• Distance from Midland: 124 miles (2h)
  • Activities: Fishing, Boating, Kayaking, Canoeing, SUPs, Swimming, Hiking, Water Skiing, Wakeboarding, Tubing, Camping, RVs

Twin Buttes Reservoir is a 9,080-acre lake near San Angelo. It’s another versatile lake and an excellent option if you like to avoid crowds.

Compared to other lakes near San Angelo, this reservoir is largely undeveloped and remote. When it comes to facilities, it offers just boat ramps, restrooms, and picnic shelters, and that’s pretty much it.

Also, unlike Lake Nasworthy nearby, Twin Buttes Reservoir is sensitive to droughts, making the water level fluctuate a lot. You can check current conditions here.

Boating and fishing are by far the most popular activities here, but many folks come to enjoy swimming and paddling, too.

Fishing is relatively good at Twin Buttes Reservoir. It scores above average among anglers, and the selection of fish is excellent. Largemouth bass, longnose gar, common carp, and various types of catfish are at home here.

Also, primitive camping is possible along the shoreline, making this lake an excellent option for seasoned outdoor enthusiasts. However, the city is just 15 minutes away, giving you plenty of options.

This is a superb destination if you like solitude and keeping it rough.

9. Lake Nasworthy

Lake Nasworthy
Source: flickr/CC BY 2.0
  • Official Page: Lake Nasworthy
  • Distance from Midland: 120 miles (1h 50min)
  • Activities: Fishing, Boating, Kayaking, Canoeing, SUPs, Swimming, Water Skiing, Wakeboarding, Tubing, Camping, RVs

Lake Nasworthy is a 1,380-acre reservoir south of San Angelo. It’s a popular recreational lake with eleven access areas and developed facilities.

The reservoir’s shoreline is a mix of public parks and private businesses like boat clubs and recreational camps.

Swimming is allowed at Lake Nasworthy, and some parks provide designated swimming areas. It’s an excellent place to cool off in summer and enjoy picnics with friends.

Boating is very popular at this reservoir, too. There are a dozen boat ramps to launch your own craft, or you can hire jet skis and pontoon boats from local rentals.

Fishing is quite good at Lake Nasworthy. It boasts more fishing reports than any other lake on the list, most of which are about largemouth bass, but there is plenty of cats, crappies, and drums, too.

Overall, it’s an excellent lake destination with lots to offer. It’s even more developed than O. C. Fisher Lake and has a more stable water level, too.

10. Lake Balmorhea

Lake Balmorhea
Source: flickr/ CC BY 2.0
  • Official Page: Lake Balmorhea
  • Distance from Midland: 136 miles (2h 5min)
  • Activities: Fishing, Kayaking, Canoeing, SUPs, Swimming, Camping

Lake Balmorhea is a 556-acre reservoir two hours from Midland. It’s an undeveloped lake with simple amenities in the middle of nowhere.

The reservoir is spring-fed, and the water here is clearer than in other lakes. However, it’s adjacent to the farmland where cows roam free and frequently visit the lake. Some would find this off-putting, but most people swim here anyway.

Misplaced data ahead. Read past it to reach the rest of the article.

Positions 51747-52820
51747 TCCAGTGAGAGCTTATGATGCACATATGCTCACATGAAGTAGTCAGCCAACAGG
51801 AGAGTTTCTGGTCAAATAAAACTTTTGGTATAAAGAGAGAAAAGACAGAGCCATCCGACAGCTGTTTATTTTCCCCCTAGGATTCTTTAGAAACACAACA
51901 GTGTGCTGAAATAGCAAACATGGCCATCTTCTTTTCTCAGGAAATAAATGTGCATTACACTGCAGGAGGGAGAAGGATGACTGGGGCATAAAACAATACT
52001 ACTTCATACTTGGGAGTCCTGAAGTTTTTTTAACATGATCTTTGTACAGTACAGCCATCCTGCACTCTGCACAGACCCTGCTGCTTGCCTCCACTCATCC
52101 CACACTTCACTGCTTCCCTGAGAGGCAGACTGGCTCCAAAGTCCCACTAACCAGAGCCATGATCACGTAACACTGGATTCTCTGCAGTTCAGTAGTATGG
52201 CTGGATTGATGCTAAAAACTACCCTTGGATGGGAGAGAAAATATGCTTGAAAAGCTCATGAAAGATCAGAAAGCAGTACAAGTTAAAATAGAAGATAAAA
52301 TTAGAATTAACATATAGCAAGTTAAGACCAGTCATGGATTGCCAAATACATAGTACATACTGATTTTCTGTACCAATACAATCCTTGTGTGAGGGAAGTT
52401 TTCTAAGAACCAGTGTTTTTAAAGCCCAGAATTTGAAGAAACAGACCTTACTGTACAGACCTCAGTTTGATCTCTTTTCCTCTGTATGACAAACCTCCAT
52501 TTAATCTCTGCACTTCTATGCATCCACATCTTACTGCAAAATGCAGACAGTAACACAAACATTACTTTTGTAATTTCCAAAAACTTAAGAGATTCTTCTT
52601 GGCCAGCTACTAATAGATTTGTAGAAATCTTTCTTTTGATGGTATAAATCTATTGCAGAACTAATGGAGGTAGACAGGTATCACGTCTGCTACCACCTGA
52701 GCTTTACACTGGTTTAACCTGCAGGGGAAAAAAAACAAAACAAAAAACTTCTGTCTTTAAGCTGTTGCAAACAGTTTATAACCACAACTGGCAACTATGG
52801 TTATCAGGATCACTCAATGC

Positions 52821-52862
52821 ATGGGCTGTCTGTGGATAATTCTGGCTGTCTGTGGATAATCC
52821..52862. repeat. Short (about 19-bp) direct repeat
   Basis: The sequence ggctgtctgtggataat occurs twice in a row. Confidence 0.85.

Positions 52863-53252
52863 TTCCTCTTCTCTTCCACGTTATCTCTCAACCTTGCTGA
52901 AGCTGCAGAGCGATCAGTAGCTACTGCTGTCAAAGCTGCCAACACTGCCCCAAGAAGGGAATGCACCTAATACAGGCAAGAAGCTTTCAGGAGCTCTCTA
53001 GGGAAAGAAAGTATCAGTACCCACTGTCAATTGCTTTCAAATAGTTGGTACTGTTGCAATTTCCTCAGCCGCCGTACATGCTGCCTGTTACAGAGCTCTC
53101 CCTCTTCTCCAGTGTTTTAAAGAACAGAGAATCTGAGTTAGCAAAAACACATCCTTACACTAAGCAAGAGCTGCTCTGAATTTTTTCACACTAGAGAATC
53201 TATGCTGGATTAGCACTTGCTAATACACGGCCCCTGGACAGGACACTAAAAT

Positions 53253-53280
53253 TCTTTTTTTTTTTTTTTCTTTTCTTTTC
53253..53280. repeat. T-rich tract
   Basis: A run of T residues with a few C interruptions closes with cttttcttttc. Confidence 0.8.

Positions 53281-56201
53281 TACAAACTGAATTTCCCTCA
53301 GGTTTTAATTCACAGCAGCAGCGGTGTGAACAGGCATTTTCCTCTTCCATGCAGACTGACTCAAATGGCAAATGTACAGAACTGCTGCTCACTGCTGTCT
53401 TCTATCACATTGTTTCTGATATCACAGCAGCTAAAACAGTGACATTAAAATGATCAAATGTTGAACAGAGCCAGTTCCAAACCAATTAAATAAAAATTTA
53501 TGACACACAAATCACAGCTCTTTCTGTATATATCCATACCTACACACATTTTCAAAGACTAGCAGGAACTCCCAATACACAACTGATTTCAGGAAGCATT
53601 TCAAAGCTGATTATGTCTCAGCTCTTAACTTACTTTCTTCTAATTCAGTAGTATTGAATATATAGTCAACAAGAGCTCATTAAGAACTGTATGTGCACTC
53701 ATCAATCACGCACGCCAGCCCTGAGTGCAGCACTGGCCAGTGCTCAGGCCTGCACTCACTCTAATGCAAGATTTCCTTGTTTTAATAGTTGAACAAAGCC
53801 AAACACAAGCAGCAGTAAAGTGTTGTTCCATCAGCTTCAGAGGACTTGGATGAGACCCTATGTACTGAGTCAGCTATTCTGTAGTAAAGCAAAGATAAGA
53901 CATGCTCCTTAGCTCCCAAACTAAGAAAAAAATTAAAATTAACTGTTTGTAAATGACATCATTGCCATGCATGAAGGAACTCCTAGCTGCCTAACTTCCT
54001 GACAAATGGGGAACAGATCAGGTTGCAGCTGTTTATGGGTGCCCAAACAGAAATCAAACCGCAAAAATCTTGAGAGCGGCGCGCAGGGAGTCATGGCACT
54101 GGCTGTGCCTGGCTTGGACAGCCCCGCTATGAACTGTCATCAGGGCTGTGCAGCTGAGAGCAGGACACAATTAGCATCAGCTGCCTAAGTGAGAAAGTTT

If swimming is your priority, you may want to drive a few miles further to Balmorhea State Park. It has the world’s largest spring-fed swimming pool with Caribbean-like water. It’s the best swimming hole within a 300-mile radius.

The only access point at Lake Balmorhea offers a bait shop and a primitive campground, so the facilities are pretty limited. Still, it’s a great place to kayak, canoe, and SUP.

Fishing is excellent at Lake Balmorhea, too. It’s stocked frequently and has plenty of largemouth bass. And although the sizes are modest, the bite is usually strong.

Overall, the lake is best suited for anglers and seasoned outdoorsmen, as most folks will find it too run-down and primitive.

11. Red Bluff Reservoir

Red Bluff Reservoir in Texas
Source: USGS/ public domain
  • Official Page: Red Bluff Reservoir
  • Distance from Midland: 146 miles (2h 20min)
  • Activities: Fishing, Boating, Kayaking, Canoeing, SUPs, Swimming, Camping, Wakeboarding, Waterskiing, Tubing

Red Bluff Reservoir is 11,193 acres when full. It’s located near Orla and offers a remote experience and decent fishing.

Years ago, the lake used to be a prime fishing spot with a bait shop and basic amenities. Yet nowadays, it’s a desolate place that needs taking care of.

The only access area is on the southern tip of the reservoir. You can drive right to the water to set up camp but be mindful of the surface; trucks get stuck here all the time.

Although there are no restrictions on recreation, there are no boat ramps; launching is done from the shore. Also, water levels aren’t as high as they used to be, so wakeboarding and tubing may be dangerous; stick to kayaking, canoeing, or jon boats.

Swimming is allowed at Red Bluff Reservoir, but when the water level is low, the lake tends to smell. Check the levels before traveling.

Fishing is the most common reason to visit the lake, and it’s pretty good here. The reservoir used to be stocked with bass and catfish, but the last recorded stocking was in 2016. Still, the lake isn’t overfished, and there is plenty of white bass here; 4lbs+ fish is pretty common.

Overall, Red Bluff Reservoir isn’t a family destination. It will suit seasoned anglers with good trucks. And if you’re looking for a more civilized lake, there are better options on the list.